(Photo via AFP)
Published in Daily News Egypt
Gaza___ the formula of a quick fix and hope for the best has failed. The simple fact that the recent war in the Gaza strip is the third in six years is enough proof of the futility of one lull after another. The civilians in Gaza cannot handle another dose of a pain remedy that eases the immediate anguish while allowing both sides to claim a fake victory.
Where is Omar Suleiman? Where is Morsi? The quest to find a responsible power to broker a ceasefire is simply futile. Throughout the last six years Hamas and Israel have tried to get away with their mistakes and expected external mediators to bail them out. Now Hamas is fighting for its survival and any compromise can ultimately end its rule of Gaza. Netanyahu, if he fails to restore calm, also fears for his political career. There are no mediators that can forge successful, subsequent deals with irresponsible enemies who rush to fight, while looking for a ceasefire deal. Gaza is a story of two sides that shoot themselves in the foot.
On the one hand, Israel’s disengagement from Gaza in 2005 without a permanent peace deal with the Palestinians was a cynical gamble to offload from its shoulders a huge chunk of the Palestinian population. It clearly did not work. The failure to reach peace has thus yielded irrational, radical resistance movements. Israel now continues to believe that shelling the deprived strip, despite mounting civilian casualties, will deter Hamas. This has not worked either.
On the other hand, Hamas deliberately ignores what is evident in that it cannot be a governing body and a resistance movement in the same time. The Islamist group is paying the price for its ill-fated takeover of Gaza from its rival Fatah in 2007. Even after the 2012 ceasefire deal, and despite having its patron Morsi in power for many months after, and along with a high–profile visit from the Emir of Qatar, Hamas did not build a single shelter in Gaza to protect its citizens. Hamas fails to appreciate that acting as a conventional army, and firing long-range missiles into the heart of Israel without having defense capabilities, would earn the group a shared responsibility for Israel retaliation.
Those who look for Egyptian mediation overlook the fact that two previous confrontations have made a lull a predictable outcome, and this narrows the window of palatable compromises that can be accepted by both sides. Needless to say, many in Egypt have harshly criticized all the previous Egyptian mediations. The Mubarak formula of closing the border, tolerating the smuggling, and concurrently maintaining friendly links with Israel, was considered hypocritical. Later, political Islamists who labeled Mubarak as traitor for mediating with Israel, loved the idea of Morsi the “mediator” during the 2012 confrontation, and maintained a low key, almost muted criticism of Israeli aggression, which was also considered hypocritical by many Egyptians, especially after a ceasefire deal that technically limited the Palestinian’s “right of resistance.”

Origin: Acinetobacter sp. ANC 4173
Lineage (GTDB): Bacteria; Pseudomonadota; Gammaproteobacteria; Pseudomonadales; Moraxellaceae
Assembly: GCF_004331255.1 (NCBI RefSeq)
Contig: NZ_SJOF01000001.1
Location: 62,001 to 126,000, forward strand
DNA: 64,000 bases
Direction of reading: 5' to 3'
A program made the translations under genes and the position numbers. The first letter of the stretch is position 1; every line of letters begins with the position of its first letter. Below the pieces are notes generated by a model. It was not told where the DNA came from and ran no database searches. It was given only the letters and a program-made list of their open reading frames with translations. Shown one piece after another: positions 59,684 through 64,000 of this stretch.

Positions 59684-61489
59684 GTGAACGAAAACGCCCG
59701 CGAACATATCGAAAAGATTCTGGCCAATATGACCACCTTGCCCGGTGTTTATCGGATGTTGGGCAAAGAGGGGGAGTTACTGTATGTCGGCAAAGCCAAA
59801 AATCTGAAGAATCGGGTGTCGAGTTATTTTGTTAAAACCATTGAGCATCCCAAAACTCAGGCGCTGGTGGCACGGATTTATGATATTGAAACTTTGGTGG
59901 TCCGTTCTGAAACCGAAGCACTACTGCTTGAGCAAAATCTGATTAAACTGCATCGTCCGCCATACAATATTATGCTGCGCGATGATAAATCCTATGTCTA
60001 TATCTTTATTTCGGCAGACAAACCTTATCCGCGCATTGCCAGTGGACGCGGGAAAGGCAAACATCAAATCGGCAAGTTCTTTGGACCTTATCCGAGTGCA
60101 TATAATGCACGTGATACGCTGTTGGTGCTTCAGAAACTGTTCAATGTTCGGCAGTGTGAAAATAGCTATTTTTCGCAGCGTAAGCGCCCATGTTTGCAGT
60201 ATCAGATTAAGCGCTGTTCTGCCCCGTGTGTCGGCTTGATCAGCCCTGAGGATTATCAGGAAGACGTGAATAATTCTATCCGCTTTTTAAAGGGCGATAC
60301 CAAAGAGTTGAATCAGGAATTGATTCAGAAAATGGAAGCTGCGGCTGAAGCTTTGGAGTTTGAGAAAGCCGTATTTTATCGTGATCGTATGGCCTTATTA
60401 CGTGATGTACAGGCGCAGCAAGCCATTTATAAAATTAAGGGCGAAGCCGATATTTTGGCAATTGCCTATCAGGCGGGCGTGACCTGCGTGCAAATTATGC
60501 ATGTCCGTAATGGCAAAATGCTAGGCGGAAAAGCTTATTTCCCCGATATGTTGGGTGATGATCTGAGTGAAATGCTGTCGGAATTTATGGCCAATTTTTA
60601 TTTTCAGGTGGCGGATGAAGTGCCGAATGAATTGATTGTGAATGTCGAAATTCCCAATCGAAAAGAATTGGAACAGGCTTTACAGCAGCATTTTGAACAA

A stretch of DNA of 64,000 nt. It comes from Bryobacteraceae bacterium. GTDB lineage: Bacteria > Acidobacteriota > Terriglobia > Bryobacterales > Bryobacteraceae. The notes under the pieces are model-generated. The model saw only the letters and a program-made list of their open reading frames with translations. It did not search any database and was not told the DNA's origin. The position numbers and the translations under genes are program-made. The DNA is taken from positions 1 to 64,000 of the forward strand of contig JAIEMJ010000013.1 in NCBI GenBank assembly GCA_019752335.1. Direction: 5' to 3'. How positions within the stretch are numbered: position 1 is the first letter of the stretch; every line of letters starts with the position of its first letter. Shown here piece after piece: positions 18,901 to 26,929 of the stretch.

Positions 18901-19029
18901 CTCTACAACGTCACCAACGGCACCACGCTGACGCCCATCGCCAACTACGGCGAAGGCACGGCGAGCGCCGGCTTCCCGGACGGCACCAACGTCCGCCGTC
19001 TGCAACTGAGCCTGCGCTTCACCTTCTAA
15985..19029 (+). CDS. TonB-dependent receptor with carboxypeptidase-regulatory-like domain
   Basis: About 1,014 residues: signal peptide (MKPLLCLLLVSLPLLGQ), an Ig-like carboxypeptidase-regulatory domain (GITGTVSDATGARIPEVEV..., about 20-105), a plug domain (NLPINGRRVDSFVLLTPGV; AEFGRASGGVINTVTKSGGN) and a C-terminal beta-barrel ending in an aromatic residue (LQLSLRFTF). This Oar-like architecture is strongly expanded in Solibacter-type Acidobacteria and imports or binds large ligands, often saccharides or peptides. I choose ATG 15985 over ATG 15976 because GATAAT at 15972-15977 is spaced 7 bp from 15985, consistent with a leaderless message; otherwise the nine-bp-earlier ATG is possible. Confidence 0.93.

It is not just the hostility between the current leadership under Abdel Fatah El-Sisi and Hamas leaders in Gaza that make any Egyptian mediation difficult. Hamas has ruled Egypt out as negotiator for a ceasefire. The attempt to smuggle rockets from Gaza, and to launch rockets from Sinai to Israel, will not entice the Egyptian authorities to help Hamas. Furthermore, the Muslim Brotherhood exploits the crisis to compensate for their failure to gather substantial protests on the anniversary of the ousting of Morsi on July 3. It is no coincidence that both the Brotherhood and Turkish leaderships advocate the 2012 ceasefire agreement that Morsi, undeservedly, gained credit for. Any new lull negotiated by Sisi on the basis of the “Morsi’s deal” will be counterproductive for Sisi and his political clout inside Egypt.
Gaza has become a real Gordian knot. The chronicity of the problem and the suffering of civilians have worked in favor of Hamas; whitewashing its political errors, and highlighting to the Israelis the limitations of their ugly, albeit futile deterrence. Despite the bluffing, most Israelis will not tolerate the heavy casualties that are likely if they were to reoccupy the Gaza strip. Nonetheless, as
Hisham Melhem has pointed out, every time Hamas lobs rockets into Israel hoping to change the Israeli calculus, the exercise ends in failure.
It is unclear how the tragedy of Gaza will end. It is safe to say, however, with a certain degree of certainty that regardless of the outcome, the rules of the game have changed. Neither Hamas nor Israel can get away permanently with the “rockets versus strikes” formula in a region that has dramatically shifted. New players, new alliances, and new threats will ultimately force both sides to stop their cynical gambles. In addition, Hamas will not be able to exploit the tenacity of the Gazans forever.
There is so little that Egypt and other regional and international forces have left that can save both sides from self-inflicting harm, nonetheless they can focus on the civilian population and work to alleviate their misery. Sisi is quietly trying to detangle Gaza from Hamas. He is doing this by intermittently opening the border, and sending food and medical supplies to struggling civilians. That is not enough. Despite security risks, Egypt needs to keep the border open and maintain its humanitarian support. The scenes of Palestinian civilians trapped at the Rafah border are unacceptable. The Egyptian army can help the weak, the elderly, and the injured. A field hospital at the border may be needed if the situation deteriorates.
There are moments in history that force stakeholders to rethink their tactics and their general attitude; this crisis is one of those moments. Gaza deserves our help. Feckless warlords do not.